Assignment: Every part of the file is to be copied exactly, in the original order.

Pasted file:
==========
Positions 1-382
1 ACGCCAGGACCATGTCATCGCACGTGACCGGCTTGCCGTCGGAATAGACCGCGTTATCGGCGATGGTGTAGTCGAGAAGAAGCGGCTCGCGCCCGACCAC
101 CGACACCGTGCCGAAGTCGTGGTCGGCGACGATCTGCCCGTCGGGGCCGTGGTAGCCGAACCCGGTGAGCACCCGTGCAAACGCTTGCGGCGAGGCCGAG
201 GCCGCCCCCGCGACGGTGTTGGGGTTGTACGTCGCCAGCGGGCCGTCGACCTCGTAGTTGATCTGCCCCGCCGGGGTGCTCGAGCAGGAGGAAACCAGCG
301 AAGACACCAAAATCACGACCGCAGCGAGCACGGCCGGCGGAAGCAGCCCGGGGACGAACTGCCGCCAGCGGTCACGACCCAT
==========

Positions 1-382
1 ACGCCAGGACCATGTCATCGCACGTGACCGGCTTGCCGTCGGAATAGACCGCGTTATCGGCGATGGTGTAGTCGAGAAGAAGCGGCTCGCGCCCGACCAC
101 CGACACCGTGCCGAAGTCGTGGTCGGCGACGATCTGCCCGTCGGGGCCGTGGTAGCCGAACCCGGTGAGCACCCGTGCAAACGCTTGCGGCGAGGCCGAG
201 GCCGCCCCCGCGACGGTGTTGGGGTTGTACGTCGCCAGCGGGCCGTCGACCTCGTAGTTGATCTGCCCCGCCGGGGTGCTCGAGCAGGAGGAAACCAGCG
301 AAGACACCAAAATCACGACCGCAGCGAGCACGGCCGGCGGAAGCAGCCCGGGGACGAACTGCCGCCAGCGGTCACGACCCAT